U.S. MILITARY EQUIPMENT FOR MACEDONIA
Acting U.S. Ambassador to Macedonia Eleanor Nagy and State Secretary in the Defense Ministry Vladimir Gjoreski officiated at the handover of 19 vehicles and mine-removing equipment from the U.S. to Macedonia in Skopje on 26 November, dpa reported. The equipment, which includes communications hardware, office equipment, and computers, is valued at $500,000. Nagy said the gift will enable Macedonians to clear land mines without foreign help. Gjoreski noted that "this donation continues the good cooperation between Macedonia and the U.S.," adding that Washington has given Skopje military aid worth more than $10 million in recent years. PM
KOSOVAR EX-GUERRILLA LEADER HELD
Former Kosovar guerrilla chief Gani Ymeri appeared before a panel of international judges in the Mitrovica district court on 26 November on charges of "serious crimes committed in Kosova in June 1999" against Serbian civilians, AP reported (see "RFE/RL Newsline," 26 November 2001). The judges ruled that he should be held pending investigation of his case. Prosecutor Matti Hynynen told dpa that it is not excluded that the case could be sent to The Hague. This is the first time that a Kosovar Albanian insurgent leader has been arrested and sent to court on charges related to crimes against Serbs. PM
UN POLICE TO ENSURE SAFETY FOR LEGISLATORS IN KOSOVA
A special unit of 200 police is undergoing training in Prishtina to protect the 120 legislators elected in the recent parliamentary elections, dpa reported on 26 November. The 22 Serbian deputies will be guarded while traveling from their homes in largely Serbian regions to the parliament and back. Security arrangements for ethnic Albanian deputies will be dealt with on an individual basis. Weapons will be banned from the parliament building and all deputies will be searched upon entering. PM
U.S. ANNOUNCES TRAINING EXERCISE IN KOSOVA
Reaffirming the U.S. commitment to security in the region, U.S. KFOR announced in a press release from Camp Bondsteel on 27 November that "the United States Army Europe will conduct operations in Kosovo from November 28, 2001 to December 15, 2001 to demonstrate the U.S. and NATO commitment to maintaining peace in the region and the capability to rapidly reinforce NATO forces. United States forces will conduct combined patrols, as well as airborne and joint exercises with United States Armed Forces Europe. U.S. soldiers and airmen from Germany and Italy will deploy to Kosovo as part of an operational deployment rehearsal named Rapid Guardian III. This will exercise the rapid deployment of a U.S. component of the NATO Balkan Strategic Reserve Force." PM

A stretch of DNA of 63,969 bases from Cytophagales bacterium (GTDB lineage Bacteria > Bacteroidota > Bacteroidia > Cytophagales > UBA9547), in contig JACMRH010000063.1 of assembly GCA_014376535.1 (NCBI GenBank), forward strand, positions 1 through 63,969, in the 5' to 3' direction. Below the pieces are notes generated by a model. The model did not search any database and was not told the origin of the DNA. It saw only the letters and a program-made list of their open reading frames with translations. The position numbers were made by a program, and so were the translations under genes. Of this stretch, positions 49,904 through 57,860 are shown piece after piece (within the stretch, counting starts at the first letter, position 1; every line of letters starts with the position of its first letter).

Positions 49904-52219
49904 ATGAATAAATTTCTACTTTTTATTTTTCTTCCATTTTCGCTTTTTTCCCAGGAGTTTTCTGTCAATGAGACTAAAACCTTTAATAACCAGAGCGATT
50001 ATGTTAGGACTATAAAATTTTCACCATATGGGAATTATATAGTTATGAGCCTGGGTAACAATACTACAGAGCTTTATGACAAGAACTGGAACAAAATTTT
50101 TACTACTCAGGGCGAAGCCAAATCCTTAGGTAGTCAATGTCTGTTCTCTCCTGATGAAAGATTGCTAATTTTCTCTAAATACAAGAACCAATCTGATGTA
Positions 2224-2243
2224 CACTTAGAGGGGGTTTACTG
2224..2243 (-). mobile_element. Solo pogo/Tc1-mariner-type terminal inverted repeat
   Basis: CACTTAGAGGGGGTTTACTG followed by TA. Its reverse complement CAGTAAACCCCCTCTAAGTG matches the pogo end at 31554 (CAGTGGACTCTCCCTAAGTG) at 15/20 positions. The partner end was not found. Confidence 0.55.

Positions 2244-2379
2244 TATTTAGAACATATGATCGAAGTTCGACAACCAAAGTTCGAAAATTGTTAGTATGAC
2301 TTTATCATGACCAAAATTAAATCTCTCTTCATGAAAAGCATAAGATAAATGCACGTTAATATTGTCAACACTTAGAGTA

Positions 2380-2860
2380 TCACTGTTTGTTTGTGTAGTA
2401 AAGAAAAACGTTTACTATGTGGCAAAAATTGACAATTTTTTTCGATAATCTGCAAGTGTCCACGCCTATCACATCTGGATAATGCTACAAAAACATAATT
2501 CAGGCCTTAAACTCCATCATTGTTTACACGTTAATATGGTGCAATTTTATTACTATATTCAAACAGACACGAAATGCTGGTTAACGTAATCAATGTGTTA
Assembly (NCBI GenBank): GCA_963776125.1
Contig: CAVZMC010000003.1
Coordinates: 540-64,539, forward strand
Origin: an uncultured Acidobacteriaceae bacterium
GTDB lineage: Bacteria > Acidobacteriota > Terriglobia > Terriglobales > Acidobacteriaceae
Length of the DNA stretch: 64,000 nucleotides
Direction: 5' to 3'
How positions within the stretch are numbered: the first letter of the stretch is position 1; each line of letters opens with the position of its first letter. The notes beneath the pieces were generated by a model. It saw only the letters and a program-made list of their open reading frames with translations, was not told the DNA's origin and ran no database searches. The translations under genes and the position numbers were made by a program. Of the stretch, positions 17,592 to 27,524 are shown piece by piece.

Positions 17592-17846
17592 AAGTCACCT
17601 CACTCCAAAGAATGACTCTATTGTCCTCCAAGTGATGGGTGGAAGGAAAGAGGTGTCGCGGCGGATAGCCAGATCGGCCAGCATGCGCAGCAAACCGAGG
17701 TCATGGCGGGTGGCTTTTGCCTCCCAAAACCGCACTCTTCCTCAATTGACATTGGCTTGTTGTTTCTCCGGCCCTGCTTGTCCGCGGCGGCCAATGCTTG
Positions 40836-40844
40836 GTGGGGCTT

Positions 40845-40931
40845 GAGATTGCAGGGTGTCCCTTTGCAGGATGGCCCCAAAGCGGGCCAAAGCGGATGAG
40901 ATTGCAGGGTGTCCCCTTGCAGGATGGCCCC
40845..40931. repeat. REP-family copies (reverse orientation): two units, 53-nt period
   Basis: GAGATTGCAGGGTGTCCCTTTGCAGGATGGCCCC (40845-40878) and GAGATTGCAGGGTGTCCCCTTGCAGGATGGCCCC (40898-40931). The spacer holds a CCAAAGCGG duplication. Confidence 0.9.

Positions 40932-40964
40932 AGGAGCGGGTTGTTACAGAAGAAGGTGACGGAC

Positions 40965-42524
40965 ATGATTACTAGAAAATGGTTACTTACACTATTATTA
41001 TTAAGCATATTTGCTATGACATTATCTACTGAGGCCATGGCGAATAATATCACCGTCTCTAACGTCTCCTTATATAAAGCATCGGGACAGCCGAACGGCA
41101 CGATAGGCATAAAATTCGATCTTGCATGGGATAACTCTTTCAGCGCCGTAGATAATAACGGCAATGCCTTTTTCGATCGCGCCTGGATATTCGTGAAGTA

IS CROATIA DRAGGING HEELS ON WAR CRIMES?
Amid wrangling by lawyers, a judge in the Rijeka county court postponed for the fifth time the trial of General Mirko Norac and four other men indicted for war crimes against Serbian civilians in the Gospic area in 1991, Reuters reported on 26 November. This is the first trial of Croats for crimes against Serbs, and the first time that The Hague has allowed Croatia to try an indicted person on Croatian soil. It is not excluded that the war crimes tribunal might demand Norac's extradition if it concludes that the Croatian authorities are dragging their heels on bringing war criminals to justice. The government has opened a number of other cases in which Serbs were the victims, but no one has yet been brought to trial. Public opinion polls suggest that Norac and other indicted war criminals have a solid base of support, but also that most Croats want to put war-related issues behind them and promote their country's social and economic development. PM
CROATIAN-SLOVENIAN BORDER ISSUE UNDER DISCUSSION -- AGAIN
The border dispute that has bedeviled relations between Zagreb and Ljubljana for a decade overshadows the visit of President Milan Kucan of Slovenia to Croatia, which began on 27 November, Hina reported. Croatian President Stipe Mesic urged both sides to reach an agreement based on the draft worked out by Croatian Prime Minister Ivica Racan and Slovenian Prime Minister Janez Drnovsek in July lest the case be submitted to international arbitration (see "RFE/RL Balkan Report," 3 August 2001). Mesic suggested that the impasse might be broken by separating the question of Slovenia's access to the Adriatic from that of Croatian ownership of the seabed. PM
EU PRESSURES MONTENEGRO AGAINST INDEPENDENCE
In the latest effort by Brussels to discourage independence aspirations by Montenegro, EU foreign and security policy chief Javier Solana said in Belgrade on 27 November that "the best solution would be a continuation of the federation" of Serbia and Montenegro, AP reported. He warned Montenegrin leaders that "it is a mistake to think that separation would be a faster way to become a part of the EU." PM